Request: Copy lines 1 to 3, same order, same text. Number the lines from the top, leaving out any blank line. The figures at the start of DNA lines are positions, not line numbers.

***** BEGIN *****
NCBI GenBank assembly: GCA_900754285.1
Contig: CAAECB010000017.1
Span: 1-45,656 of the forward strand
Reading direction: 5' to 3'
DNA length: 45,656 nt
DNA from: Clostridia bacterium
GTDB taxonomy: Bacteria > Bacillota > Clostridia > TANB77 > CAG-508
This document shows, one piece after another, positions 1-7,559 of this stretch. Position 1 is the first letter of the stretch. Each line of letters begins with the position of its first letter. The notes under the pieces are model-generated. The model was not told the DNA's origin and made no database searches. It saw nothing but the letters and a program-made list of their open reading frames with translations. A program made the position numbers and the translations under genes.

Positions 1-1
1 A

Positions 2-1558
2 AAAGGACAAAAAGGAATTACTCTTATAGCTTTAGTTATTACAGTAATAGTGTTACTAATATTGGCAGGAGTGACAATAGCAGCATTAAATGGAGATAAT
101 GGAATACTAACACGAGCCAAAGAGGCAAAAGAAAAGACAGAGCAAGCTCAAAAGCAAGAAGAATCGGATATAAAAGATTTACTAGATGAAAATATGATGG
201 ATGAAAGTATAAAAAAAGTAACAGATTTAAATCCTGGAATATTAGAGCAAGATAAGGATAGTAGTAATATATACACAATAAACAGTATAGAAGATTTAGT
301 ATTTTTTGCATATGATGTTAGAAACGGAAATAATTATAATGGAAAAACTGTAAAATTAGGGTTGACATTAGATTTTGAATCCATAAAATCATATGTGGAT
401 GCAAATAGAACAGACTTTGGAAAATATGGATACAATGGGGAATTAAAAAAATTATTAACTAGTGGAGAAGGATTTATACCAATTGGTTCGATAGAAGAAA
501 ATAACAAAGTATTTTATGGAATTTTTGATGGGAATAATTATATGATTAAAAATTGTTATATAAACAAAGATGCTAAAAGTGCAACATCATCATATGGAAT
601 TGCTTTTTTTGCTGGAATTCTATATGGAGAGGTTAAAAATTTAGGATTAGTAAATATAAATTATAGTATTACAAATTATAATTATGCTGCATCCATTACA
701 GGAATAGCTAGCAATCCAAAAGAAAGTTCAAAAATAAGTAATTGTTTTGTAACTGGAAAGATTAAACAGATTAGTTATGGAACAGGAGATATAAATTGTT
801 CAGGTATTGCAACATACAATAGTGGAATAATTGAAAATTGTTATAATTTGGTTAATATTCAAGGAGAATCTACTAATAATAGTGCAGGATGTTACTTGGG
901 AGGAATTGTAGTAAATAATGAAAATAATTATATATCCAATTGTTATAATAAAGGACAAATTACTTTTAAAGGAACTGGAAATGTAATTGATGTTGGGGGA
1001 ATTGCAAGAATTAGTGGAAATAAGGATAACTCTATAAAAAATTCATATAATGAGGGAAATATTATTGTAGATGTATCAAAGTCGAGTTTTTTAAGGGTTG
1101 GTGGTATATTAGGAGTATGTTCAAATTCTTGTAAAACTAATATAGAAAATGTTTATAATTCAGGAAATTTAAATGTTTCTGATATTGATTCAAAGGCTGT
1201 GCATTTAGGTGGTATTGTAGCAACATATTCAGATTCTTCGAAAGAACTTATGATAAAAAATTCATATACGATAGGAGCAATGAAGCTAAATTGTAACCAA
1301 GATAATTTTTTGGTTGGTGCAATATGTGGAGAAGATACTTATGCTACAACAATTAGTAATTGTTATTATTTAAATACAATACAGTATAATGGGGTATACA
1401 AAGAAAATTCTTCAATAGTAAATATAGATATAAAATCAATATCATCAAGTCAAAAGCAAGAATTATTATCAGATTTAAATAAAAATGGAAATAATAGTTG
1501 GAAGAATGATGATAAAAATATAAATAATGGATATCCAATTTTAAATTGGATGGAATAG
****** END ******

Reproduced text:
NCBI GenBank assembly: GCA_900754285.1
Contig: CAAECB010000017.1
Span: 1-45,656 of the forward strand